2014 was a year of rapid growth for the online video industry. Major media companies invested millions into online networks, high-quality programming emerged on platforms like Netflix and Amazon, and young, hungry content creators assembled millions of fans on YouTube and beyond. 2015 will no doubt continue this explosive upward trend. Here are a few overarching themes we expect to remain relevant through the new year.
Upstart video platforms will attempt to convert YouTube viewers.
This year, several companies have openly courted YouTube stars by offering more lucrative earnings than those stars can make on the world’s biggest video site. The two most significant challengers are Vessel–the recently-debuted startup founded by former Hulu boss Jason Kilar–and Facebook.
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Both of those companies spent 2013 courting YouTube content creators, and toward the end of the year, both showed off concrete successes. Vessel showed off a slew of partners (including Shane Dawson, Ingrid Nilsen, and Connor Franta) as part of its “creator preview,” while Facebook ended the year by announcing a significant deal with the NFL.
In 2015, we can expect both Vessel and Facebook to move forward with their respective plans. Vessel’s public launch is a certainty, while Facebook will likely continue its talks with YouTubers. Both companies can score talent by offering massive dollar signs, but at the same time…
YouTube will remain on top.
This seems like a given now, but at the beginning of 2014, YouTube didn’t look so hot. Its much-maligned change to its comment system was fresh in users’ heads, and some year-end controversy surrounding ContentID had left creators frustrated.
In the past year, YouTube has improved its image while also making its creators more money than ever before. The site owes much of this success to Susan Wojcicki, who took over as YouTube CEO in February. Wojcicki hasn’t just steered YouTube clear of major controversy–she has appealed to creators, who now have more tools and support at their disposal than ever before.
It hasn’t been a perfect year; the launch of YouTube Music Key has been a rocky ride, and fickle video suggestion algorithms remain a major sticking point for creators. But YouTube remains on top, and at the end of 2015, it will still be the major focal point of the online video community, and other companies will prosper from YouTube gains.
The multi-channel network shopping spree will continue.
No single transaction had a bigger effect on online video in 2014 than Disney’s nine-figure purchase of Maker Studios. Disney wasn’t the first company to acquire a major MCN, but the blockbuster deal kicked off a flurry of activity, with Fullscreen and Stylehaul also inking nine-figure deals of their own several months later.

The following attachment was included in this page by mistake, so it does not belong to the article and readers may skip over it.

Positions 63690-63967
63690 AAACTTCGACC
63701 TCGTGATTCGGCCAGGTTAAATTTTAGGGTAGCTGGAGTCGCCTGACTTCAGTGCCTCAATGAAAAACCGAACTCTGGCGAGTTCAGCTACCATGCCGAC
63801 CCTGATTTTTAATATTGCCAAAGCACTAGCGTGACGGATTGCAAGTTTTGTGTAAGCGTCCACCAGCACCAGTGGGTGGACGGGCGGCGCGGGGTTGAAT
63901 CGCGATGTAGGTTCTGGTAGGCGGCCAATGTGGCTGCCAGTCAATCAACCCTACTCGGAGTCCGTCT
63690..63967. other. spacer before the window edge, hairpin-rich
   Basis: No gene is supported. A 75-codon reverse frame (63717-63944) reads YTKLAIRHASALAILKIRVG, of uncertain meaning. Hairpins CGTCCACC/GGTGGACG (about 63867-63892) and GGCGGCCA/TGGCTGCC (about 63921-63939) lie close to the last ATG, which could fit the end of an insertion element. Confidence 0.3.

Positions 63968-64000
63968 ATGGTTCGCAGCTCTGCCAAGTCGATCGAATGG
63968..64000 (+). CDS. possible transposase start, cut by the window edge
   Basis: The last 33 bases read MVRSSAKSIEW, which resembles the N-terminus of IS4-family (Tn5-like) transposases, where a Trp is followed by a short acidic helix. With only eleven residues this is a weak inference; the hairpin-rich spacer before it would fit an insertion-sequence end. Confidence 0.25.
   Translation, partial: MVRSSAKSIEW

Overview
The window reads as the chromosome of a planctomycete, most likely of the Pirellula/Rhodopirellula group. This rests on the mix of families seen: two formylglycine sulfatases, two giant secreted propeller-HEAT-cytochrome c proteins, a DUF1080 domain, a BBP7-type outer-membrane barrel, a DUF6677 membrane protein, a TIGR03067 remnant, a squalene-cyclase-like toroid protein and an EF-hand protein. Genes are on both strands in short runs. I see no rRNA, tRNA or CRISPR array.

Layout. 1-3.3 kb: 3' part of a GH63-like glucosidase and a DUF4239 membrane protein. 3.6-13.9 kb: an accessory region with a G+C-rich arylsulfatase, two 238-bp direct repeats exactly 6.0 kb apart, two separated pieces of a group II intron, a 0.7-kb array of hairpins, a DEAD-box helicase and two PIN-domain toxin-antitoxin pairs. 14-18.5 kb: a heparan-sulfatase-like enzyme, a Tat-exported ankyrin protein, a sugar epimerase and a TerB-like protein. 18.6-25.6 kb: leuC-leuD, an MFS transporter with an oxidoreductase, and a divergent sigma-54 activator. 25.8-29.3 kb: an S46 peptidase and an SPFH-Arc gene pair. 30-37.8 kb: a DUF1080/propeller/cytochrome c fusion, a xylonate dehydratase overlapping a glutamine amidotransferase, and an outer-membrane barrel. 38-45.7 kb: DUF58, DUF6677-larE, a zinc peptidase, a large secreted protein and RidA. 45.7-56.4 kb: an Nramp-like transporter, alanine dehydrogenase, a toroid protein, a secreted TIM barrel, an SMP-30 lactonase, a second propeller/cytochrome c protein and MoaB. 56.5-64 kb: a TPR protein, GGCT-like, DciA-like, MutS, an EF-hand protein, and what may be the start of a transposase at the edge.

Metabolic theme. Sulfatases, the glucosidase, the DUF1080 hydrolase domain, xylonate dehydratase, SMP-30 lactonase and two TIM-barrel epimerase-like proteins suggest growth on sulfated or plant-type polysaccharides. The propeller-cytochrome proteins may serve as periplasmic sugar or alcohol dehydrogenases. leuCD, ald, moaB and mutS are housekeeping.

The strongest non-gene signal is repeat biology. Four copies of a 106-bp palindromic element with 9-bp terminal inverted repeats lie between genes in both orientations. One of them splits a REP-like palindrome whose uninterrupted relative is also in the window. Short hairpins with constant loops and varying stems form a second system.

As the number of unsold MCNs declines, it is easy to imagine that investor interest will plateau, but as this report explains, increased demand will be huge for networks still looking to sell.
It is also possible that networks will not live up to the expectations of their respective buyers, but current statistics show a noticeable upward trend in viewership. MCNs are still growing, and as they continue to expand, investor dollars will follow. That will also have big implications for the creators working in tandem with those networks.
YouTube audiences will only get younger, and creators will need to adapt
The creators who defined the first years of YouTube’s existence were not an old bunch by any means, but as the site gets on it years, it has embraced an increasingly younger influx of creators. Teenagers like Bethany Mota, Troye Sivan, and Cameron Dallas have emerged among YouTube’s most prominent voices and have spread their respective influences across multiple social media platforms. This year, we watched as YouTube continued to skew even younger: Toy reviewers like eight-year-old EvanTubeHD claim millions of views each day.
Today’s eight-year-olds have never known a world without YouTube. For many of them, it’s an intrinsic part of their daily routine. As more of these kids find their way online, YouTube’s average age will only get younger, and creators who adopt family-friendly approaches will prosper. Just look at the case study of Joseph Garrett, who brought a squeaky clean image and an adorable feline avatar named Stampy Cat to the world of Minecraft. His reward? More than 2.5 billion views. And speaking of cats…
In the end, cute animals and crazy music videos will rule.
For all this talk of shifting paradigms in the online video world, in the end, the same stuff that has always worked continue to work in 2014. The biggest viral prank of the year saw a dog dress up as a spider, while Meghan Trainor turned in a surprise hit of her own by singing about her sizable rear end. Those types of videos have always done well online, and I’m sure millions of people will meet new music video stars and adorable animals in 2015. We just don’t know their names yet.